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Development of abacavir hypersensitivity reaction after rechallenge in a previously asymptomatic patient

Sahly, Hana MEl

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Hypersensitivity reaction to abacavir is a systemic illness that is characterized by low-grade fever, malaise, nausea, vomiting, and rash [1]. The reaction occurs in 3.7% of individuals receiving abacavir, usually in the first 6 weeks of treatment [2]. Rechallenge with abacavir can lead to an anaphylactic reaction. In this report, we describe a patient who received abacavir for more than one year and later developed a hypersensitivity reaction on rechallenge, after a one-month interruption in therapy.

The patient is a 27-year-old Caucasian woman who was diagnosed with HIV disease in 1995. Her risk factor was unprotected heterosexual exposure. In April 2003, she was transferred to our clinic on a regimen of abacavir and lamivudine, with a CD4 cell count of 640 × 103 cells/ml, and a viral load of 6074 copies/ml. In January 2002, she was started on abacavir, lamivudine and efavirenz, which she tolerated well. In March 2002, the patient was found to be pregnant, and efavirenz was discontinued, whereas abacavir and lamivudine were continued throughout pregnancy and post-partum. In April 2003, an HIV genotype was obtained, and treatment with abacavir and lamivudine was discontinued because of concerns about the inferiority of her regimen and the possibility of the development of drug resistance. The genotype revealed the acquisition of the M184V mutation. In May 2003, after a review of medication history, which revealed cutaneous allergic reactions to sulfa medications and amprenavir, the patient was started on abacavir, tenofovir and efavirenz. Approximately 10–14 days after the initiation of the new regimen, the patient complained of the insidious onset of malaise, low-grade fever (100.0°F), nausea, vomiting and a pruritic rash that involved the extremities and abdomen. The symptoms progressively worsened over 10 days, when she reported to the clinic. On examination she was found to have a temperature of 99.8°F, a heart rate of 96 b.p.m., and blood pressure of 126/82. The remainder of her examination was negative, with the exception of a mild papular erythematous rash involving the extremities and abdomen. The patient was told to discontinue all medications, and the symptoms resolved promptly. In June 2003, she was started on didanosine, tenofovir and efavirenz, which she tolerated well. One month later, she remains asymptomatic, with a CD4 cell count of 669 × 103 cells/ml and a viral load of less than 400 copies/ml.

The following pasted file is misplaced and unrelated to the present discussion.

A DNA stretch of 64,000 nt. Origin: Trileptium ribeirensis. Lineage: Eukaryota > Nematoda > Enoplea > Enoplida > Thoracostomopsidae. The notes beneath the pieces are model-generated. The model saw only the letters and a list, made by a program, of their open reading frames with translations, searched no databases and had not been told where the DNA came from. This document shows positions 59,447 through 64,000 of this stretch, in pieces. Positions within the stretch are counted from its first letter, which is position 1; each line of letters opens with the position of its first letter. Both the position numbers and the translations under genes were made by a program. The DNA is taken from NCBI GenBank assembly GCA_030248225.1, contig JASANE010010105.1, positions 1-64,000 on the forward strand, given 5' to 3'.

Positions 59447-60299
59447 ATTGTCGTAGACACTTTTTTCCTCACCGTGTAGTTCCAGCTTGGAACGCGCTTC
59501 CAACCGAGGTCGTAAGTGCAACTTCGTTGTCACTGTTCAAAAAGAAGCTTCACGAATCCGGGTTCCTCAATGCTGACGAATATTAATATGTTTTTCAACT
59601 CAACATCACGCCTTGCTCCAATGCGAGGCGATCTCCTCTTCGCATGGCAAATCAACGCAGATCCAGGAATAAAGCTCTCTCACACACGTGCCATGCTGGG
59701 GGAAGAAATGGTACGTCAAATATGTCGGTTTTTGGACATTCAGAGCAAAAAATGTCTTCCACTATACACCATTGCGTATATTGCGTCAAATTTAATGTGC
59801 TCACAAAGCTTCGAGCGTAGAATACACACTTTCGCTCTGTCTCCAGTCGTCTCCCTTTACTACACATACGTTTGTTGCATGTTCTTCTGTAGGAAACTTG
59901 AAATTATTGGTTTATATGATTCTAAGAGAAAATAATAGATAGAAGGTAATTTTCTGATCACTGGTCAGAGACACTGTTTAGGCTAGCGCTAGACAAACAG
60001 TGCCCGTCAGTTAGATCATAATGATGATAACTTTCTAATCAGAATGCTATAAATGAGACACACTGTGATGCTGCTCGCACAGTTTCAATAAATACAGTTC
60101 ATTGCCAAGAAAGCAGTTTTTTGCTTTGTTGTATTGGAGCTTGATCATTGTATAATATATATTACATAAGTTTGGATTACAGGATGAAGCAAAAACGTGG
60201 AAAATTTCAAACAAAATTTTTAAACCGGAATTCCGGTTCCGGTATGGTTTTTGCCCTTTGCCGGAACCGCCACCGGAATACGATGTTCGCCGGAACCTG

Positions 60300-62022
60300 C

In this report, we document the development of abacavir hypersensitivity after rechallenge in a previously asymptomatic patient. The rechallenge with tenofovir and efavirenz ruled out the possibility that these two medications were the cause of the reaction. In an analysis of 1442 of cases of hypersensitivity, seven patients interrupted abacavir for any reason, had no abacavir hypersensitivity symptoms at the time of interruption, and developed an acute onset of hypersensitivity symptoms within one day after restarting abacavir [3]. In a report by Frissen et al. [4], a patient discontinued an abacavir-containing regimen as a result of hepatotoxicity. After rechallenge, the patient developed an anaphylactic reaction. Throughout, the patient had active Mycobacterium avium intracellulare disseminated disease with fever, which may have masked an initial mild hypersensitivity reaction. To the best of our knowledge, our patient is unique for the following reasons: (i) she had been on abacavir for more than one year with no side-effects; patients usually develop hypersensitivity reaction 1–318 days after initiation [1]; (ii) the reason for discontinuation was documented and was related to concerns about drug resistance; (iii) the nature of the hypersensitivity reaction she developed after restarting abacavir was more consistent with a de-novo development of hypersensitivity, in which symptoms usually develop within 10 days and worsen progressively, as opposed to the acute development of symptoms within one day as reported in the above-mentioned series [3,4].

We conclude that the re-education of the patient about the symptoms of abacavir hypersensitivity reaction needs to be considered whenever the discontinuatuation and restarting of abacavir is anticipated for various reasons.

References

1. Clay PG. The abacavir hypersensitivity reaction: a review.Clin Ther 2002; 24:1502–1514.
2. Hernandez J, Williams V, Sawyer R, Goodwin D, Pierce A, Snidow J, Graham N. The rate of hypersensitivity reactions to abacavir is similar in under-represented populations and incarcerated subjects. In: Program and Abstracts of the 5th International Congress on the Therapy of HIV Infection. Glasgow, 2000 [Abstract 184].
3. Loeliger E, Steel H, McGuirk S, Powell WS, Hetherington SV. The abacavir hypersensitivity reaction and interruptions in therapy.AIDS 2001; 15:1323–1328.
4. Frissen P, de Vries J, Weigel H, Brinkman K. Severe anaphylactic shock after rechallenge with abacavir without preceding hypersensitivity.AIDS 2001; 15:289–292.
© 2004 Lippincott Williams & Wilkins, Inc.